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GrammaBear Offline

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Post: #1
somewhat disappointed
I recently had a surgical procedure in a hospital setting. Prior to the surgery date I had a phone interview with the surgery department and I indicated to them I have severe sleep apnea and use a cpap machine. I assumed that information was enough for them to be aware of any possible breathing problem. And yet when it came surgery time, there was no mention of any cpap machine or accomodation for the sleep apnea. Is it not the anesthesiologist job to monitor the breathing? I can't speak for anyone else, but when I lay flat on my back I do have trouble breathing. Obviously my procedure is done and over so nothing bad happened. I had a spinal anesthetic and I don't know if that affected how I was breathing. I was not completely unaware, but at that point I was too sleepy to say anything. Is there something I need to make my doctor aware of in this respect? Has anyone else experienced problems in this way?
08-23-2015 09:22 AM
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OpalRose Offline

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Post: #2
RE: somewhat disappointed
(08-23-2015 09:22 AM)GrammaBear Wrote:  I recently had a surgical procedure in a hospital setting. Prior to the surgery date I had a phone interview with the surgery department and I indicated to them I have severe sleep apnea and use a cpap machine. I assumed that information was enough for them to be aware of any possible breathing problem. And yet when it came surgery time, there was no mention of any cpap machine or accomodation for the sleep apnea. Is it not the anesthesiologist job to monitor the breathing? I can't speak for anyone else, but when I lay flat on my back I do have trouble breathing. Obviously my procedure is done and over so nothing bad happened. I had a spinal anesthetic and I don't know if that affected how I was breathing. I was not completely unaware, but at that point I was too sleepy to say anything. Is there something I need to make my doctor aware of in this respect? Has anyone else experienced problems in this way?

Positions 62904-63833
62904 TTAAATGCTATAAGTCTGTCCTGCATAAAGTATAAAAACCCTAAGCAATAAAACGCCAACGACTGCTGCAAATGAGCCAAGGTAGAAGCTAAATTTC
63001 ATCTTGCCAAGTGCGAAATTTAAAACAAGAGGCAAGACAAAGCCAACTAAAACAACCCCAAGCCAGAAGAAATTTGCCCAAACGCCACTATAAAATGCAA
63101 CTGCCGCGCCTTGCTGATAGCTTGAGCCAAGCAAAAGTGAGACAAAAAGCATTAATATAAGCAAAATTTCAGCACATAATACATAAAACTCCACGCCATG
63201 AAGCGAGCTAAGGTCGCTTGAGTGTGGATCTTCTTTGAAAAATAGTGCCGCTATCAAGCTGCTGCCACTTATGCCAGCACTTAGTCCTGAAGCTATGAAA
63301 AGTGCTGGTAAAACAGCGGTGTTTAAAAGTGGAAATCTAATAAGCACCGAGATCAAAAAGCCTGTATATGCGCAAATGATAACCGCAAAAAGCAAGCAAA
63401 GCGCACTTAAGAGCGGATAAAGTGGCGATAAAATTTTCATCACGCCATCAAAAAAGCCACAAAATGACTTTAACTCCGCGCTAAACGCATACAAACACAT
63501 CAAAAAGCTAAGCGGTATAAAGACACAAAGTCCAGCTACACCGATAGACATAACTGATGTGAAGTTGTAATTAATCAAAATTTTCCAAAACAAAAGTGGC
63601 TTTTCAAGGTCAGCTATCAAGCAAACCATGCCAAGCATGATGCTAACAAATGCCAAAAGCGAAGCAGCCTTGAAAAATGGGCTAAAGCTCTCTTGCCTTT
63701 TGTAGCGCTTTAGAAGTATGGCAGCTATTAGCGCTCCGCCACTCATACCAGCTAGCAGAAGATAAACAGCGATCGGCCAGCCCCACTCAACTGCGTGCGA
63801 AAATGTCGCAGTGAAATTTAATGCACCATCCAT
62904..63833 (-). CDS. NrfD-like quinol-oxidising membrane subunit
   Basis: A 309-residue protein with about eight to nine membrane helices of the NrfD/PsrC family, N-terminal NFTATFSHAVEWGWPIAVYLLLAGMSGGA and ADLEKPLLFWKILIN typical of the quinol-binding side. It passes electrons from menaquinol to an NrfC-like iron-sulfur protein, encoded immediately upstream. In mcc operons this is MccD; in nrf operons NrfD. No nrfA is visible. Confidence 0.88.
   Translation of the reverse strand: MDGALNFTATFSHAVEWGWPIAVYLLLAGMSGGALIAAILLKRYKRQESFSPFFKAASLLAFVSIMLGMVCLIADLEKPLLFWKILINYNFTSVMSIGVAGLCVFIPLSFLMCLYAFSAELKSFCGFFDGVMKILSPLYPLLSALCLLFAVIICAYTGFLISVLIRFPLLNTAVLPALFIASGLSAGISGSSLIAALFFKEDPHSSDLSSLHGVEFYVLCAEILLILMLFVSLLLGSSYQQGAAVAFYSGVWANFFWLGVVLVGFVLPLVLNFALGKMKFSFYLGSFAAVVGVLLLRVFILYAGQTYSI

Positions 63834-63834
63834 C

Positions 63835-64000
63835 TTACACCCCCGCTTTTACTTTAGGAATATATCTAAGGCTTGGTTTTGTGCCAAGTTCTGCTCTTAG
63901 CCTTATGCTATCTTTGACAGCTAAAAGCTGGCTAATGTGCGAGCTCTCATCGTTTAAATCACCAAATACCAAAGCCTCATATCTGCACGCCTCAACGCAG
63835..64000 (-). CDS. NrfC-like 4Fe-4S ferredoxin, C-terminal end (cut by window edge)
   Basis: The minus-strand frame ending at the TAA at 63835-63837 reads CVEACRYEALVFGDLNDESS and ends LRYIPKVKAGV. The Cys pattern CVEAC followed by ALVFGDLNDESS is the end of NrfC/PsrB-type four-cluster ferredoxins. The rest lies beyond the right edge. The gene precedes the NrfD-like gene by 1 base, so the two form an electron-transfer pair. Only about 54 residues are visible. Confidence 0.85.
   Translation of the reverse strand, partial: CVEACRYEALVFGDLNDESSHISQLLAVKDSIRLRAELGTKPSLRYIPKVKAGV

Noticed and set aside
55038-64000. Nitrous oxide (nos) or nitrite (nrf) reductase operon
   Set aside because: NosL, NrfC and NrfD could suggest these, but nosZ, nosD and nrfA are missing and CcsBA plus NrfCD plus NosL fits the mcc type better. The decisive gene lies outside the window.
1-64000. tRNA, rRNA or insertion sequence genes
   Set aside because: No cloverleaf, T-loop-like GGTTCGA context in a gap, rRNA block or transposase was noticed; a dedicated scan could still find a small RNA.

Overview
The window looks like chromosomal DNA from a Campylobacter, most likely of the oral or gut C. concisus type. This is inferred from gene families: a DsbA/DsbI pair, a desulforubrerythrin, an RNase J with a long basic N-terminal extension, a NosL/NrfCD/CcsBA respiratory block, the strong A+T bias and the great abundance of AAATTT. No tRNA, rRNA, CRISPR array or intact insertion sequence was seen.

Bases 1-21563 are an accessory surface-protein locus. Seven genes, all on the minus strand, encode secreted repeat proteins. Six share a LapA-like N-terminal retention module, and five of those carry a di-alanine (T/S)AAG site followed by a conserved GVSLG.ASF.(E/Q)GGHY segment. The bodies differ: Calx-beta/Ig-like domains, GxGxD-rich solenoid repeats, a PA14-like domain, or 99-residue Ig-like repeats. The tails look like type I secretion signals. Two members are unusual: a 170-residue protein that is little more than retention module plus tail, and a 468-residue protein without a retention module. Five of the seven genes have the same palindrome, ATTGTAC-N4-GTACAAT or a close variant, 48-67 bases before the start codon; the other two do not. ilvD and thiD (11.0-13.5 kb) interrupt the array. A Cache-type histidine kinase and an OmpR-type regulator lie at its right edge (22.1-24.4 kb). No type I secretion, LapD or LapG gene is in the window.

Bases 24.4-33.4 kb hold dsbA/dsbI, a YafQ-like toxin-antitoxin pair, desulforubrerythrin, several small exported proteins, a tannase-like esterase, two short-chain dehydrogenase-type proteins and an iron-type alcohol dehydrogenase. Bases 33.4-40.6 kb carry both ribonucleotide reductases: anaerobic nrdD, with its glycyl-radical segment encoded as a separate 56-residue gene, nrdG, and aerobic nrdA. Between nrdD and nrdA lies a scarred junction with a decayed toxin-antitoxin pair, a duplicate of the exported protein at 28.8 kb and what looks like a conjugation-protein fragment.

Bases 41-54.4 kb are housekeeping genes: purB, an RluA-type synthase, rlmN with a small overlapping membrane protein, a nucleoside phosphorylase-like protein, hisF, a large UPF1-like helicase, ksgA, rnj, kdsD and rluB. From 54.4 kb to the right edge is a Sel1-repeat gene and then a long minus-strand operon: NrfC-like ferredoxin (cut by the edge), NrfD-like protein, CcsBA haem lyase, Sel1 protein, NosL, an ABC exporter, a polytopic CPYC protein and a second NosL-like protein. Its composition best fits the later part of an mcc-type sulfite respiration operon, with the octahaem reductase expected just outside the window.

Hi GrammaBear,
Well, at least that's over with! I was wondering about you. This whole subject just angers me, because someone dropped the ball when listening to your concerns.
I am happy that all went well for you, but when the hospital or doctor asks you to fill out a survey (mine did), I would be sure to give them a piece of my mind!

I had same issues during my recent surgery, and even when I first got on to the operating table, they seemed to be unaware of my sleep apnea Huh, and that's after telling everyone I can in contact with. They did elevate the operating table, with the blessing of my surgeon, so that I wasn't laying flat.

OpalRose
08-23-2015 10:10 AM
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GrammaBear Offline

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Post: #3
RE: somewhat disappointed
(08-23-2015 10:10 AM)OpalRose Wrote:  
(08-23-2015 09:22 AM)GrammaBear Wrote:  I recently had a surgical procedure in a hospital setting. Prior to the surgery date I had a phone interview with the surgery department and I indicated to them I have severe sleep apnea and use a cpap machine. I assumed that information was enough for them to be aware of any possible breathing problem. And yet when it came surgery time, there was no mention of any cpap machine or accomodation for the sleep apnea. Is it not the anesthesiologist job to monitor the breathing? I can't speak for anyone else, but when I lay flat on my back I do have trouble breathing. Obviously my procedure is done and over so nothing bad happened. I had a spinal anesthetic and I don't know if that affected how I was breathing. I was not completely unaware, but at that point I was too sleepy to say anything. Is there something I need to make my doctor aware of in this respect? Has anyone else experienced problems in this way?


Hi GrammaBear,
Well, at least that's over with! I was wondering about you. This whole subject just angers me, because someone dropped the ball when listening to your concerns.
I am happy that all went well for you, but when the hospital or doctor asks you to fill out a survey (mine did), I would be sure to give them a piece of my mind!

I had same issues during my recent surgery, and even when I first got on to the operating table, they seemed to be unaware of my sleep apnea Huh, and that's after telling everyone I can in contact with. They did elevate the operating table, with the blessing of my surgeon, so that I wasn't laying flat.

My situation was similar OpalRose. I mentioned the sleep apnea to the surgeon when she came to see me just moments before they took me to the OR and she said "Well, you will be laying flat on your back" and that was it. Due to the nature of my surgery obviously my head probably could not be elevated since it was the opposite part of the body that was being operated on. For me, it is a little disappointing, it feels like sleep apnea is no big deal to them.........just like having high blood sugar (295) was alright with them. In regard to diabetes, what I wanted did not matter one iota.